Tag Archives: the dirty business of diapers

Favorite Diapers, Best Diapers, The Business of Diapers: The Diaper 411

Although I do not proclaim to be a diaper expert (who would really want that title anyway?)… I have compiled some data on this “dirty little industry” for Kim’s Finds, and I would like to share some of the findings.  You see, buying diapers is a big deal to families everywhere, as the #1 or #2 single largest expense in a new baby’s budget. Therefore, you… the consumer…deserve to be armed with information about how this whole diapering business works.

Did you know?

  • The diaper industry is pretty much cornered by two companies: Procter & Gamble and Kimberly Clark. Oligopoly Alert!!
  • Luvs are made by the Pampers manufacturer Procter & Gamble for a target market of Moms who prefer a cheaper, older style of diaper without elastic waist band.
  • Costco’s Kirkland diapers are made by Huggies manufacturer Kimberly Clark. They are technically an older generation Huggies.
  • Wal-Mart, Target, Kroger, Albertsons, and other national stores negotiate with PG and KMB for a version of their private label diapers each year. Therefore, the diapers you buy at Sam’s Club, Walmart, or Target may be an older KMB diaper, PG diaper, or a regional generic brand.  This means that the manufacturer and quality of the diapers change each year, so don’t waste your time reading out-dated Mommy reviews on private label diapers.
  • Pampers and Huggies premium and supreme brands do represent the leading edge of diaper research & development. However, we are talking about poop & pee catchers here….so if your baby doesn’t leak using a cheaper brand, then buy the cheaper brand. By going with a generic or store brand, you can save about 10 cents a diaper, or nearly $200 a year.
  • For private label/store brand diapers: retailers will intentionally put their own higher profit margin private diapers at eye level and scatter lower margin name brands to the top and bottom of the shelves.  Thus, front and center does not mean “the best”, or even “the cheapest”…it means “the most money for us”.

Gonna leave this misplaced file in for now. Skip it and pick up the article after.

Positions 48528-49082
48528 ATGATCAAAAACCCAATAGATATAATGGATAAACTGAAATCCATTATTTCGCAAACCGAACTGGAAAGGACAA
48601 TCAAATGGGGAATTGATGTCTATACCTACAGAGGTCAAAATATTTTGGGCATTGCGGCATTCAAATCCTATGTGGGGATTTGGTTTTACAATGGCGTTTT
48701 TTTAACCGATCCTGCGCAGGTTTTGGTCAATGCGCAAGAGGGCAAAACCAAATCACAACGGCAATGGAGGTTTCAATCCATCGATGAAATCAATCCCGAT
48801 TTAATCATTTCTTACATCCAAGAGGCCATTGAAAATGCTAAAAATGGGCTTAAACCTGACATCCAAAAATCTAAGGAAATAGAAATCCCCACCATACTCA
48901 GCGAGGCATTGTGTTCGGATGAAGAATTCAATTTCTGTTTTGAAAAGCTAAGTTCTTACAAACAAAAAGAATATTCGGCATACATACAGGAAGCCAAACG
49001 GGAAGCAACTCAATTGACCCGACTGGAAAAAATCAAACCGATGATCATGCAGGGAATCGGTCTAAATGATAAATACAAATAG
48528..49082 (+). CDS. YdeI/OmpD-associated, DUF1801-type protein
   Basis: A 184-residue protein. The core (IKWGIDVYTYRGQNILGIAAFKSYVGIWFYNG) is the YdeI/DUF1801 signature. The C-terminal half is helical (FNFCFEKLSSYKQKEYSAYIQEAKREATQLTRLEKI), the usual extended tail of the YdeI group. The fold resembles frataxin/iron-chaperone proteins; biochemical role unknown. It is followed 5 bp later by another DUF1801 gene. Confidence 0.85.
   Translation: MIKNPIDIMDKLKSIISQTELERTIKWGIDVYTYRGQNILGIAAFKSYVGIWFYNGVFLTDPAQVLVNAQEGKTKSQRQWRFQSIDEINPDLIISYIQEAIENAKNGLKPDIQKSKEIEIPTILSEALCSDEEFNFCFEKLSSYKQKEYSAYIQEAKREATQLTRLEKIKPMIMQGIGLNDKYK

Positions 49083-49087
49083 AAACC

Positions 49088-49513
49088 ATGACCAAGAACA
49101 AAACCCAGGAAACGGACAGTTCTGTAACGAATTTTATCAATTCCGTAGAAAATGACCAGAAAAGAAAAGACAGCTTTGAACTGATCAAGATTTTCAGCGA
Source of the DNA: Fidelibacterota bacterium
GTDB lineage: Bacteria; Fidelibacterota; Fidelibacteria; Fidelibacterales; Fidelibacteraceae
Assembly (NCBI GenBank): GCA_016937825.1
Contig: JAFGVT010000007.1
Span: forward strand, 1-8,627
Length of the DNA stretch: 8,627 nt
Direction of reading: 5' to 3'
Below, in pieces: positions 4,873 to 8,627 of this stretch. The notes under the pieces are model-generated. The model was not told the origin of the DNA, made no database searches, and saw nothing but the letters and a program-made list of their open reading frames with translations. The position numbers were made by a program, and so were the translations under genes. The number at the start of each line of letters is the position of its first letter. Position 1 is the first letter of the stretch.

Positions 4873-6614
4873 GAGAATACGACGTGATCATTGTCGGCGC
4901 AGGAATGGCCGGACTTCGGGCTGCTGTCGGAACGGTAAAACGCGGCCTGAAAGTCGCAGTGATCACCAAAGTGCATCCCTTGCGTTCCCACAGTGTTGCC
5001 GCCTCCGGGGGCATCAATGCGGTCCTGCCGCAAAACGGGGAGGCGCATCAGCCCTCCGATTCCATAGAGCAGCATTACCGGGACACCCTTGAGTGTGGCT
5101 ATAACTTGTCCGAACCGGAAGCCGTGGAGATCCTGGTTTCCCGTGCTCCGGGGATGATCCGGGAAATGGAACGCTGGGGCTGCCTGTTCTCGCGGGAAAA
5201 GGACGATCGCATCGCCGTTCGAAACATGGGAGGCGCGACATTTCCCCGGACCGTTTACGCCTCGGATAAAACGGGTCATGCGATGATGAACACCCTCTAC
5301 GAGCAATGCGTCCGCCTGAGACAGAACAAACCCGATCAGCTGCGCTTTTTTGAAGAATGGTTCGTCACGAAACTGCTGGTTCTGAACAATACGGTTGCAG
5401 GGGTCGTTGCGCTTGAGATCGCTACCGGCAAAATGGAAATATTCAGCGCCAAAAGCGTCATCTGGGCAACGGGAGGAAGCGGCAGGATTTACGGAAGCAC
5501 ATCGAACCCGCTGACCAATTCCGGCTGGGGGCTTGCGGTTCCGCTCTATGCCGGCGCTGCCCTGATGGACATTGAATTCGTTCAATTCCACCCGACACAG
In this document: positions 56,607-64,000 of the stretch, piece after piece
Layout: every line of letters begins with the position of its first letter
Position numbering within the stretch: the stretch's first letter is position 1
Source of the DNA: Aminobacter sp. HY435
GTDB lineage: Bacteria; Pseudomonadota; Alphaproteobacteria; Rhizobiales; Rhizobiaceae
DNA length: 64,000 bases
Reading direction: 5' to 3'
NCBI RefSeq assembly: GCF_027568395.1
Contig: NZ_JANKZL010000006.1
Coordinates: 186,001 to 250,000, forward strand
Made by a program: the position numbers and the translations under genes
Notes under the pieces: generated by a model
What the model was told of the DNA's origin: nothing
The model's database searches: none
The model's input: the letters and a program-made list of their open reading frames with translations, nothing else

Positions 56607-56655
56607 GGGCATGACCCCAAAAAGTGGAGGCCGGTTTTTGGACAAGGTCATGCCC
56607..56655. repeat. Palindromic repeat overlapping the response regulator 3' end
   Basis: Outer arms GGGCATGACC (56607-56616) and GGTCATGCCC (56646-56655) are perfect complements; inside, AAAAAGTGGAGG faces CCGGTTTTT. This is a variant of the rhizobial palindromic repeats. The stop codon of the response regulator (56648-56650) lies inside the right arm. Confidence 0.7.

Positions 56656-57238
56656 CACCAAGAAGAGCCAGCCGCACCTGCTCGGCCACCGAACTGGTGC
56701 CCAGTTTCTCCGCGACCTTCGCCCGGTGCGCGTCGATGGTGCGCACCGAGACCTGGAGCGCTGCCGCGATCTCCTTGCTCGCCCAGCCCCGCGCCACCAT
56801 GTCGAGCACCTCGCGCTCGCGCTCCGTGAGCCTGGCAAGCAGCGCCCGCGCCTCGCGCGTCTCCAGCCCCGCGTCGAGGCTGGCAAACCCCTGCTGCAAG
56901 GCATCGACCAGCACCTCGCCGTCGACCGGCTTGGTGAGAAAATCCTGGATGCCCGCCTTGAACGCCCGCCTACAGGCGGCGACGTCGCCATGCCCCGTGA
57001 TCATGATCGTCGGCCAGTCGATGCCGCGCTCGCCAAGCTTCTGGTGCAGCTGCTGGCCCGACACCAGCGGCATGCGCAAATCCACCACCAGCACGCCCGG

• Baby stores, such as Babies R Us and Buy Buy Baby, intentionally make you walk past their high margin items to get to the diapers and baby food section. They know that you could be tired, frazzled parents who don’t have time to price compare. You just know that your baby is out of diapers, and he is also getting too big for his infant car seat. You think, “Sweet! I’ll just grab a seat on my way out, and we can check that off our list!” By the way, online diaper retailers do this too. They would love nothing more than for you to pay $60 more for your car seat… because you are pleased to have 2-day diapers on your doorstep (Diapers.com is not a price leader in diapers for this reason, as well).
  • Amazon.com purchased Quidsi Inc., owner of Diapers.com, for $500 million in November 2010. In the longer term, this basically consolidates online retailing of diaper products (bad for the consumer). However, in the shorter term, Amazon is offering some pretty good deals to lure customers into diaper subscriptions (see below).
  • Wal-Mart sells 30% of the disposable diapers purchased in US each year, so you can imagine that the “Bully of Bentonville” has ensured that Wal-Mart is the price leader in diapers.
  • 60% of people who buy diapers also buy beer (yes, the classic “data mining” example). So do not think it is by accident that beer…and chips (for frazzled parents) are frequently placed next to diapers in the Supermarket.
  • Diaper manufacturers have profited greatly from delayed potty training practices in the US.
    • In the 1950s, almost 100% of children wore cloth diapers and 95% of children were potty trained by 18 months.
    • In the 1980s, approximately 50% of children wore cloth diapers, while 50% wore disposable diapers. 50% of  children were potty trained by 18 months.
    • Today, roughly 90-95% of children wear disposable diapers and only about 10% of children are potty trained by the age of 18 months.
    • Today, the average age for potty training is about 30 months, with the age ranging from 18-60 months.
  • Training pants, or Pull-Ups, are big money makers for diaper manufacturers. Not only do they generously extend the life cycle of the consumer, they are also 35% more expensive per unit than regular diapers (about 15 more cents per diaper), with margins greater than 20%. Thus, a budget conscious parent might consider using training pants only at night, or once their child has mastered using the toilet fairly well.